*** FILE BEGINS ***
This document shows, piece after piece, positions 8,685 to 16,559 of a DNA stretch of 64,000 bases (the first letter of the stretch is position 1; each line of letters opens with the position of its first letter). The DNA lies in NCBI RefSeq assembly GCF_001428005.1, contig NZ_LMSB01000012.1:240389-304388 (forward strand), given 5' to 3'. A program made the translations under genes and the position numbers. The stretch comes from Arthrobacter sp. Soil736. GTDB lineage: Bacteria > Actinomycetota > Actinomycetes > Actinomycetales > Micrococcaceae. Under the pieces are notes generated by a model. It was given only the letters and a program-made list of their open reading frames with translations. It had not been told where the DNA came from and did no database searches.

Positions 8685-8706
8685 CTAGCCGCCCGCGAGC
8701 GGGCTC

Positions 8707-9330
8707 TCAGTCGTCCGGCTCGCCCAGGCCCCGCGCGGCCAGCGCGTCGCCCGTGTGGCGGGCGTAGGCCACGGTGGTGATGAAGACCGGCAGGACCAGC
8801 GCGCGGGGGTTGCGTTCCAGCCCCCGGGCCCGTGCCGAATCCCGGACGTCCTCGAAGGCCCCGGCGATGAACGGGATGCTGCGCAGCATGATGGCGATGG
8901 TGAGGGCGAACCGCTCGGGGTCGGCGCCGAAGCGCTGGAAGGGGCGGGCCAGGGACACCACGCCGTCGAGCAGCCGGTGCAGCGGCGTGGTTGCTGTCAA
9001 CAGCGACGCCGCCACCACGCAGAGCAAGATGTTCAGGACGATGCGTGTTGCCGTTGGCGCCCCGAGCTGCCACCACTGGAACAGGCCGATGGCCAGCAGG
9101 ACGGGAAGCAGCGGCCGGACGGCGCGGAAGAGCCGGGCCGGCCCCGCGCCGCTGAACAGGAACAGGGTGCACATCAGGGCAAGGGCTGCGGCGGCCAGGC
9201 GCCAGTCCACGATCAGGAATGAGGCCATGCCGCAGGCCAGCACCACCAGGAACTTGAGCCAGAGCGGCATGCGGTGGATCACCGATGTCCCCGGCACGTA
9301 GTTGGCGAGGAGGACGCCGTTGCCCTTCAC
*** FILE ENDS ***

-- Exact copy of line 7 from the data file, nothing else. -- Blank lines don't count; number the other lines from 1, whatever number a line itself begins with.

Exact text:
8801 GCGCGGGGGTTGCGTTCCAGCCCCCGGGCCCGTGCCGAATCCCGGACGTCCTCGAAGGCCCCGGCGATGAACGGGATGCTGCGCAGCATGATGGCGATGG